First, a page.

When it comes to spelling out what this means, however, the constitutionalist promise often gets watered down. It turns into constitutionalism with a small ‘c’ , into a quest merely for some stronger rights protection and a few more judicial review mechanisms, all part of a process of ‘constitutionalisation’ without a clear end goal. Samantha Besson’s paper in Ruling the World? highlights the gap between such approaches and what she rightly sees as a much more demanding domestic tradition of constitutionalism, but she too is the victim of adaptive preferences. Because the strong unitary, hierarchical element in constitutionalism clashes with the fragmented, chaotic structure of global governance, she quickly reinterprets ‘constitutionalism’ so as to make it fit – as a softer, more accommodating, broadly pluralist notion. Normatively, this may point into the right direction (I have defended a pluralist position elsewhere too, see here), but the link with ‘constitutionalism’ as we know it becomes very weak indeed.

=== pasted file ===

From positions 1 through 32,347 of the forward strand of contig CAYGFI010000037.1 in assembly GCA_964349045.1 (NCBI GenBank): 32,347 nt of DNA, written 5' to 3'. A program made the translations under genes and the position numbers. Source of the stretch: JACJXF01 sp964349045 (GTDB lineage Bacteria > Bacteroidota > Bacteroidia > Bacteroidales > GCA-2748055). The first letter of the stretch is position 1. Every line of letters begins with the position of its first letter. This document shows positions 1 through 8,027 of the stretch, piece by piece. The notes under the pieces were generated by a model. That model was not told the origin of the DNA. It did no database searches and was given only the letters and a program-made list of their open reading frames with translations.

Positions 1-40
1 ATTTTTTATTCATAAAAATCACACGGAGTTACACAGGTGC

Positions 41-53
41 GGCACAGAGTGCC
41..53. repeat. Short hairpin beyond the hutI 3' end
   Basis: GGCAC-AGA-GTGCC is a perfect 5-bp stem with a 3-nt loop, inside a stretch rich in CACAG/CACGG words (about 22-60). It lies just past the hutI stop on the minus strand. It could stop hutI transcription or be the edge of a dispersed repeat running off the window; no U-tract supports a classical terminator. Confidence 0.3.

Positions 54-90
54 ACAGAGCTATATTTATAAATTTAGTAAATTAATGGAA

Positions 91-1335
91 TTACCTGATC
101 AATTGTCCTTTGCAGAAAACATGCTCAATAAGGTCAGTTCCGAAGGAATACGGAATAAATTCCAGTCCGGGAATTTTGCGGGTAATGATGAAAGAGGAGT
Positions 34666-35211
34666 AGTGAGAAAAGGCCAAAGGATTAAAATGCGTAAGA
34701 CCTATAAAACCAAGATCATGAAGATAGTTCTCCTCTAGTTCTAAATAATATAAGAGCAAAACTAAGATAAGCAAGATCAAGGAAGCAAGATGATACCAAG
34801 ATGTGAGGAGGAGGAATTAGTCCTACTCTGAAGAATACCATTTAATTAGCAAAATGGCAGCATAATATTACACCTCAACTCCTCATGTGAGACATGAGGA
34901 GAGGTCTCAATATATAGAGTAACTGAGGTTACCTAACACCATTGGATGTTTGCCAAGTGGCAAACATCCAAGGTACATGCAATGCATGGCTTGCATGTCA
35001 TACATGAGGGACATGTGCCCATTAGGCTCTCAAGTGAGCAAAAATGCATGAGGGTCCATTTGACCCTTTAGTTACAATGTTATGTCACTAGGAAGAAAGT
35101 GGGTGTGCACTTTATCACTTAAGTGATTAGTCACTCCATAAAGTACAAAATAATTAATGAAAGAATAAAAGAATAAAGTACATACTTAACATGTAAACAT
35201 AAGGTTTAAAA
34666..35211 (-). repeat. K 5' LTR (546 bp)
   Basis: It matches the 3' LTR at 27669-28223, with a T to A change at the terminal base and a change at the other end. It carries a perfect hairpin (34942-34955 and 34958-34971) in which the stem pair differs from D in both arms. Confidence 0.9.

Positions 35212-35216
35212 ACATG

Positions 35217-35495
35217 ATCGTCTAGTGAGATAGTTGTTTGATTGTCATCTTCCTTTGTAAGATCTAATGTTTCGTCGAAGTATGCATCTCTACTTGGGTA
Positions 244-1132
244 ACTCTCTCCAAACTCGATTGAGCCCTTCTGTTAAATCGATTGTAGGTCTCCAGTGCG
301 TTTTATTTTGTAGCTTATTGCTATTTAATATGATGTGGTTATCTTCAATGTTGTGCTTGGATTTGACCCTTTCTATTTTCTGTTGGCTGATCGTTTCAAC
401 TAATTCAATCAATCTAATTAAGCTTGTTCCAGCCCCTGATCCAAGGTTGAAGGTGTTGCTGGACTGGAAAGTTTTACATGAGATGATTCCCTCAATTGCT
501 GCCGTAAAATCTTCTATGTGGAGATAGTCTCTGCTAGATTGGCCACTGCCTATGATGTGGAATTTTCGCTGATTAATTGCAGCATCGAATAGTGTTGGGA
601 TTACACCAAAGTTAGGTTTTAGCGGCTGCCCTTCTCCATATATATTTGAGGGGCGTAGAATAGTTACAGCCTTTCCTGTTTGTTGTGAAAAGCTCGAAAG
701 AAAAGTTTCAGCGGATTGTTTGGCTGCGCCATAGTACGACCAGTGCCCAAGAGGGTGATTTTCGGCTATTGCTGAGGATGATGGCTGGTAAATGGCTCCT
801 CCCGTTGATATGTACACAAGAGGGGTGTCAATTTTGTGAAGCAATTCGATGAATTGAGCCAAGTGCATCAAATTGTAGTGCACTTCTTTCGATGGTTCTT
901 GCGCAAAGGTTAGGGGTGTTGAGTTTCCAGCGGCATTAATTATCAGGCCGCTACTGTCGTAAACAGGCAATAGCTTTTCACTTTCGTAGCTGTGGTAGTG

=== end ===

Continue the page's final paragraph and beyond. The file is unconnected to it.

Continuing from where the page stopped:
Glossing over the extent of the challenge would not be Mattias Kumm’s style. In his paper in this volume (see Mattias’ EJIL:Talk! post here) – the focus of my short piece – it certainly is not, for it sets him on a ‘revolutionary’ path and promises us nothing less than a ‘Copernican turn’ in thinking about constitutionalism. Read the rest of this entry…